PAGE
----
For months we had been talking about taking a day trip to Shenandoah, but never quite finding the time or energy to go. Tied up with seemingly never-ending settling-in errands, catching up on language study and sleep, foiled by a handful of rainy weekends. The park entrance is less than a two-hours’ drive from DC, but for some reason the outing felt like it necessitated a three-day weekend. Columbus Day would have been the perfect occasion to go, with the fall foliage in its fully resplendent display, but D was away on a work trip.
By the time we finally got around to going this weekend, autumn felt like little more than a distant memory. The hillsides retained a few russet overtones, some desiccated leaves clinging desperately to otherwise denuded tree branches. However, an early touch of winter had clearly left its imprint on the park’s topography. Frosty crystals grew on the brittle leaves carpeting the forest floor and icefalls formed at the higher elevations, cascading down in arrested motion.
We got fortunate with a crisp, sunny afternoon, but even with hardly any wind the cold penetrated to the bone. The temperature plunged a dozen degrees on the half-hour drive from the park entrance up to the Skyline Drive, and our car literally sounded an alarm to alert us to the fact that we were approaching freezing temperatures. Poor Junebug, who hates wearing her hat and jacket and stripped down as soon as we had stopped in a sunny clearing for lunch midway through our hike, started turning blue with the cold and actually welcomed being strapped back into her carrier.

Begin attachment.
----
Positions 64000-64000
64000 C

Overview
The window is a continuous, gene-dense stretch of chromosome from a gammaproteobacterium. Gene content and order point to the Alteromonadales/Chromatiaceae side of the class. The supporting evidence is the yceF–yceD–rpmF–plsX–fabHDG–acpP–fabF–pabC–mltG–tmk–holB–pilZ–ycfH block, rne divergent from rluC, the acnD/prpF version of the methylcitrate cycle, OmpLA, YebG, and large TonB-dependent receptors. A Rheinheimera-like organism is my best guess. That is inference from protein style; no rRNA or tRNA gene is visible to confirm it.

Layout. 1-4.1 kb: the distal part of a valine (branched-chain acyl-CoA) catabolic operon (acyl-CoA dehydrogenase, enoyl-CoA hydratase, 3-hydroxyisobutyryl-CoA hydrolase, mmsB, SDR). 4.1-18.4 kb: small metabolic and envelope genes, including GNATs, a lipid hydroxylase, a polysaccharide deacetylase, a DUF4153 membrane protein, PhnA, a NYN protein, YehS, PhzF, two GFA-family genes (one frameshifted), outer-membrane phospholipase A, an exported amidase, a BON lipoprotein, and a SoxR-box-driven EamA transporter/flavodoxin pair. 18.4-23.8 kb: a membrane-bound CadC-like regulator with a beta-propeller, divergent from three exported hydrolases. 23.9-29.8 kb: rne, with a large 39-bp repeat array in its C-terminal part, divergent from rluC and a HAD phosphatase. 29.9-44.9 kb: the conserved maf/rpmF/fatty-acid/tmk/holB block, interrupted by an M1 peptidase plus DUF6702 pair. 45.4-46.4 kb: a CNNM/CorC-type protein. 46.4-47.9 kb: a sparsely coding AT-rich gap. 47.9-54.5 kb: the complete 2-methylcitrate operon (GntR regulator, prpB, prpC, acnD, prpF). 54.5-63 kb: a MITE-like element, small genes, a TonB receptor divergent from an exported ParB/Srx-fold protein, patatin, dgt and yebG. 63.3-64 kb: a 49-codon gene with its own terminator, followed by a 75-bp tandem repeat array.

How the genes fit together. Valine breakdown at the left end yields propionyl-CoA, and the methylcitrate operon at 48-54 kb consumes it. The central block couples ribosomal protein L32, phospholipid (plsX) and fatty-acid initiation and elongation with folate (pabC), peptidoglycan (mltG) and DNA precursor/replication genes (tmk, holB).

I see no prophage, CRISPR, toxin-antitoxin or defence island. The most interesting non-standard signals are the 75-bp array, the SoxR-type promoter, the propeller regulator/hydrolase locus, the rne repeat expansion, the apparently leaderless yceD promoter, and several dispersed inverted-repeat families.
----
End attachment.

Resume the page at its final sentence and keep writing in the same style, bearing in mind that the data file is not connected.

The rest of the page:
Hiking with Munchkin is never easy, and he put up his usual resistance, though he did pretty well, all things considered. He walked the entire 3-mile loop: two miles up to the summit of Hawksbill Mountain, the park’s highest peak, and one mile back down to the parking lot. We have no illusions, however, that he enjoyed the walk or that we are any closer to turning him on to hiking.
We also brought Emmie along for the walk. Moving back to DC and taking up this hectic lifestyle, we’ve felt bad about neglecting our pup and thought she would appreciate spending the day outdoors. However, it’s far from clear how much she enjoyed this outing. On leash, Emmie is a bit of a nervous hiker and it didn’t help that she spent the walk tethered to D, who advanced at Munchkin’s pace. On the narrow trail this meant that she would trot ahead only to be checked by the harness after a couple of steps; she would then halt and stand in the middle of the path until D bumped into her.
All that said, we’re glad to have finally made it out to Shenandoah and will try to use this trip as a motivation for other, less ambitious weekend outings, lest we get trapped into the sedentary city lifestyle that winter in DC encourages.